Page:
Influence of NaCl and KI addition on oxidative degradation of MEA

“The addition of both NaCl and KI reduce the oxidative degradability of aqueous 30 %wt. MEA significantly, as shown in Fig. 3. Of the two, KI is the strongest inhibitor of oxidative degradation. Whereas 30 %wt. MEA (aq.) experiences a loss of 40 ± 4% alkalinity after three weeks under the conditions applied in this work (assumed to directly correlate to the concentration of MEA), the addition of NaCl to the solvent results in a loss of alkalinity of only 24 ± 5%, and the addition of KI reduces this loss to as little as 4 ± 1%. This shows that the increase of salinity of the solvent has a positive effect in terms of degradability, making MEA less degradable under oxidative conditions. As no significant difference in stability was seen neither between the 2.0 %wt. and 7.5 %wt. NaCl SAS , nor between the 1.0 and 2.0 %wt. KI SAS, it can be inferred that, if the salt employed possesses certain properties, its concentration is of less importance. Moreover, a SAS with 15 %wt. NaCl was tested in the same setup. Although oxidative stability was in the same range as the two other NaCl SAS, the reproducibility of the parallels was low, and that data is not reported in this study. An important factor behind these effects might be that we are approaching a saturation limit of the NaCl in solution, especially if water is lost or degradation compounds are formed, thus influencing the solubility of the salt. A reduction in KI concentration to 0.2 %wt. gave much more oxidative degradation than the higher concentrations of KI as can be seen in Fig. 4.”


Fig. 3. Amine conservation during the oxidative degradation experiments in Setup 1 with 30 wt%. MEA (aq.), with and without salt addition. Absolute amine concentrations back-calculated to CO2-free solution, measured and corrected by titration and TIC analysis. Error bars represent standard error of the 2 or 3 parallel experiments.”


Fig. 4. Oxidative degradation of 30 %wt. MEA (aq.) in Setup 1 with different concentrations of KI added. Absolute amine concentrations back-calculated to CO2-free solution, measured and corrected by titration and TIC analysis. Error bars represent standard error of the 2 or 3 parallel experiments.”

“As Fig. 4 shows, the degradation inhibition is equally strong with 1.0 %wt. KI as it is with 2.0 %wt. Upon decreasing the concentration to 0.2 %wt. KI, there is a slight degradation inhibition observed, similar to that of the NaCl SAS shown in Fig. 3. It should be noted that also for the 0.2 %wt. KI SAS there is no plateau in the degradation curve and the rate of degradation is steady throughout the experiment. To investigate whether the inhibition effect would wear off with the 1.0 %wt. KI case, if the KI is indeed consumed by the reaction, the 1.0 %wt. KI experiment was run twice as long as the other experiments. After six weeks, no significant amine loss was observed.

In the case of all the KI SAS, it was observed that the typical yellow/orange coloration, characteristic of iron-containing solutions faded away in the course of the three weeks of experiment, while a red precipitate accumulated on the reactor walls. This effect was less visible in the 0.2 %wt. KI SAS than in 2.0 and 1.0 %wt., but still evident. We therefore hypothesize that KI reduces the solubility of iron oxide in 30 %wt. MEA (aq.), promoting its precipitation. For this reason, 2.0 %wt. KI SAS was also studied in another oxidative degradation setup and compared to literature data for pure 30 %wt. MEA (aq., without iron) from Vevelstad et al (2016). The results and comparison are given in Fig. 5. As the literature shows significant degradation of MEA (~25% loss after three weeks) even in the absence of iron, the fact that no significant amine loss was seen in the 2.0 %wt. KI SAS confirms that salting out of metal from the solution is not the only effect causing the solvent to be more stable under oxidative conditions.”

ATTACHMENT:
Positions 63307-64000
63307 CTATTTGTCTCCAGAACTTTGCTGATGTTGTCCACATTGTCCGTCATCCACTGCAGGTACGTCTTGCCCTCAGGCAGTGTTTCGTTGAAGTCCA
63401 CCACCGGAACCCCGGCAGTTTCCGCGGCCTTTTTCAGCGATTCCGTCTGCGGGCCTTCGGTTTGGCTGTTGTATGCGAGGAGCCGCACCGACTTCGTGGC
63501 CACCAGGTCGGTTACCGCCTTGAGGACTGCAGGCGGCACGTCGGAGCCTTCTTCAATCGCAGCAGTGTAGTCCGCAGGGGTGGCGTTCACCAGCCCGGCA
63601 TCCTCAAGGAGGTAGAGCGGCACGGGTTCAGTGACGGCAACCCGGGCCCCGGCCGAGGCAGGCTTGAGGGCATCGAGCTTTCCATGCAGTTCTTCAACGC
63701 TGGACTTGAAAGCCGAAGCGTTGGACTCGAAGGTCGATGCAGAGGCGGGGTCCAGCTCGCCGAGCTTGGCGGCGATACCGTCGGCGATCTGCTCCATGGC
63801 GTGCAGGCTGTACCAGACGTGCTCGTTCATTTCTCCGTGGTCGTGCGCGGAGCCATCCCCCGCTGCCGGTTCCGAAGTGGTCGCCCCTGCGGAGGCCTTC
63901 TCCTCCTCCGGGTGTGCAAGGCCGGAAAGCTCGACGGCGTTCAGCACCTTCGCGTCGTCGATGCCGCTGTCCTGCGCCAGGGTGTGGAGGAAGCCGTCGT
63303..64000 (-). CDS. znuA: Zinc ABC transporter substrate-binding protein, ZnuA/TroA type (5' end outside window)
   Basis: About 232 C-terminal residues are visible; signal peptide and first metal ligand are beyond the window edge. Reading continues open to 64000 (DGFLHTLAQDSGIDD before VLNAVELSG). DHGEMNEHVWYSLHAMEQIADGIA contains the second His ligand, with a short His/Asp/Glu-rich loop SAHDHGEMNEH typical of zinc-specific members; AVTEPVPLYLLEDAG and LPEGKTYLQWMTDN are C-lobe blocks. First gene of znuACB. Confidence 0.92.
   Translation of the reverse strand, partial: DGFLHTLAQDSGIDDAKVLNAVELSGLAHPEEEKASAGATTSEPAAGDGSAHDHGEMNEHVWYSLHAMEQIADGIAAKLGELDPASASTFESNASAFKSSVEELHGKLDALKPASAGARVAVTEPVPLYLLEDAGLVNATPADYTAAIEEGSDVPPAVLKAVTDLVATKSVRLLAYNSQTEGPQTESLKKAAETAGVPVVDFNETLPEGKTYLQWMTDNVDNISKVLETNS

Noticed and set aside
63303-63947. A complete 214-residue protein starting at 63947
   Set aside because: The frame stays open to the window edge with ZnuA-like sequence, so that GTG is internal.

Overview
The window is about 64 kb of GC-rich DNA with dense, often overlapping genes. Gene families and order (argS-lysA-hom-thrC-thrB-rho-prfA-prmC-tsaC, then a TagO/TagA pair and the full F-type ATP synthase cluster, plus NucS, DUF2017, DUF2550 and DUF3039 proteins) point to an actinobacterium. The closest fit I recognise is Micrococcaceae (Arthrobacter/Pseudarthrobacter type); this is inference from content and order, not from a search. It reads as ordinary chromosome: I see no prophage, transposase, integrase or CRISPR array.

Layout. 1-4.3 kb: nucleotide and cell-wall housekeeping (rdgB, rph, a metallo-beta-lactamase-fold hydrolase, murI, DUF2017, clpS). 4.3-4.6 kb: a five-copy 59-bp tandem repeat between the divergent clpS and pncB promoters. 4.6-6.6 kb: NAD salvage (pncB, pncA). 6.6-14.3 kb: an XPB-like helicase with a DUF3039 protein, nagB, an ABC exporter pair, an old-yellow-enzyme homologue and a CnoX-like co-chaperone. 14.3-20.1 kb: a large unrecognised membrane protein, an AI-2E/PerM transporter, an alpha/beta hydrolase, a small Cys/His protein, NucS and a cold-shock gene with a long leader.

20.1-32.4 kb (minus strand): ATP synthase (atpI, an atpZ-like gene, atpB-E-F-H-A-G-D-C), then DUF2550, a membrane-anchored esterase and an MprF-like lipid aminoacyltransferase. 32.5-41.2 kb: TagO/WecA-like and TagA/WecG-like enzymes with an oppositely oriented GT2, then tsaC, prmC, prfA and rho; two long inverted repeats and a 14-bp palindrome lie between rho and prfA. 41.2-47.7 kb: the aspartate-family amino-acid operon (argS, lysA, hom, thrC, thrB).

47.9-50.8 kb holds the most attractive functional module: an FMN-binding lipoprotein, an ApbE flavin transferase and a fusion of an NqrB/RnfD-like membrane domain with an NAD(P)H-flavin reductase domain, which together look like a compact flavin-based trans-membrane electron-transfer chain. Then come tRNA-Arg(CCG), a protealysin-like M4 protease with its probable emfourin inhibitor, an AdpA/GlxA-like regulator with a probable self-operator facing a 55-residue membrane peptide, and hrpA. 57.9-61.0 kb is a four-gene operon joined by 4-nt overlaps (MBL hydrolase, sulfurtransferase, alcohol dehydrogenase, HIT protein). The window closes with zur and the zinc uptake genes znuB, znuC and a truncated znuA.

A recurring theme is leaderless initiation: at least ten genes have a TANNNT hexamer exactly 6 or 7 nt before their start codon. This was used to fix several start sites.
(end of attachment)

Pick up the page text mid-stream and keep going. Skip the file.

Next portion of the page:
Fig. 5. Validation of oxidative degradation of 2.0 %wt. KI SAS with iron against 30 %wt. MEA (aq.) without iron from Vevelstad et al. (2016) in Setup 2.”

Additionally, anion exchange chromatography showed no loss of iodide through the duration of the 21 days of oxidative degradation experiments in the 2 %wt KI case, which indicates that iodide is not being consumed while it inhibits the degradation reactions. The results of this analysis can be viewed in the Appendix.

Since both oxidative degradation setups used in these experiments use continuous agitation of the liquid, both by magnetic stirring (~200 rpm) and bubbling the gas into the solution, mass transfer from gas to liquid phase should not be the limiting factor for whether degradation takes place or not. Setup 2 has the advantage of recycling the gas phase and thereby enhancing the total gas flow into the liquid phase, making mass transfer of oxygen as high as possible throughout the experiment.

We would like to address the hypothesis that the salts might shield the amine from being degraded by being themselves oxidized instead, thus being “sacrificed” for the amine. If the salts are being consumed during the oxidation process, this will decrease their value as inhibitors because of the subsequent need for replenishing. This hypothesis is particularly interesting in elucidating the good performance of potassium iodide, which is known for being readily oxidized (Altshuller et al., 1959).”

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